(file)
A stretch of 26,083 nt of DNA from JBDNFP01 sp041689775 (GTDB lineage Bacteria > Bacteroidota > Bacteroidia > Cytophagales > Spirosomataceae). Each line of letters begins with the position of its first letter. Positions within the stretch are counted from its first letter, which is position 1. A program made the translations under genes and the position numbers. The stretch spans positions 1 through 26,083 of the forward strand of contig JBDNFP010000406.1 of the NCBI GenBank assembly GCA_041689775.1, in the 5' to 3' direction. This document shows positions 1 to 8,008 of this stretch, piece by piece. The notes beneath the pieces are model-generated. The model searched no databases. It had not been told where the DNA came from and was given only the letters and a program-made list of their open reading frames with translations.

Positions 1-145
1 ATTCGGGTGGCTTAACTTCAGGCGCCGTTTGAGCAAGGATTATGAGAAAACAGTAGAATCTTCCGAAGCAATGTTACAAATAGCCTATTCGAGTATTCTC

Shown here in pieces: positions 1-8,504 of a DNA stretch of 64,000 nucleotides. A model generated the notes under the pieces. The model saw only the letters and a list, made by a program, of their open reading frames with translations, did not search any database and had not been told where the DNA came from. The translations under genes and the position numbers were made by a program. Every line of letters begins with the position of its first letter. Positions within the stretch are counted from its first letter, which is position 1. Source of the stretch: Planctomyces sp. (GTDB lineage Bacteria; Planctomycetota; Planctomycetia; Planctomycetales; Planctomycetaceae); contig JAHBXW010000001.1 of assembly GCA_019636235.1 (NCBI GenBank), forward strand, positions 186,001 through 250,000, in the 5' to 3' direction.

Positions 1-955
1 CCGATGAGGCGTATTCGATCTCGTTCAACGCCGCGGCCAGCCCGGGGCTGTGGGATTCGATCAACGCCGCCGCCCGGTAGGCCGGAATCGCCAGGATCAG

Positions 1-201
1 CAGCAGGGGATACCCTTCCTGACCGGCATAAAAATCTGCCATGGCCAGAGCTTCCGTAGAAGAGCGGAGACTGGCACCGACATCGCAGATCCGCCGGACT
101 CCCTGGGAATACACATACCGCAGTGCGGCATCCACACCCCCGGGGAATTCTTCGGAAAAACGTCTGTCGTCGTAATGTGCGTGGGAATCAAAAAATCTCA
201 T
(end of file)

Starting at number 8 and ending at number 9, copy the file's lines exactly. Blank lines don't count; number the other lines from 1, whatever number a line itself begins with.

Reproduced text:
1 CAGCAGGGGATACCCTTCCTGACCGGCATAAAAATCTGCCATGGCCAGAGCTTCCGTAGAAGAGCGGAGACTGGCACCGACATCGCAGATCCGCCGGACT
101 CCCTGGGAATACACATACCGCAGTGCGGCATCCACACCCCCGGGGAATTCTTCGGAAAAACGTCTGTCGTCGTAATGTGCGTGGGAATCAAAAAATCTCA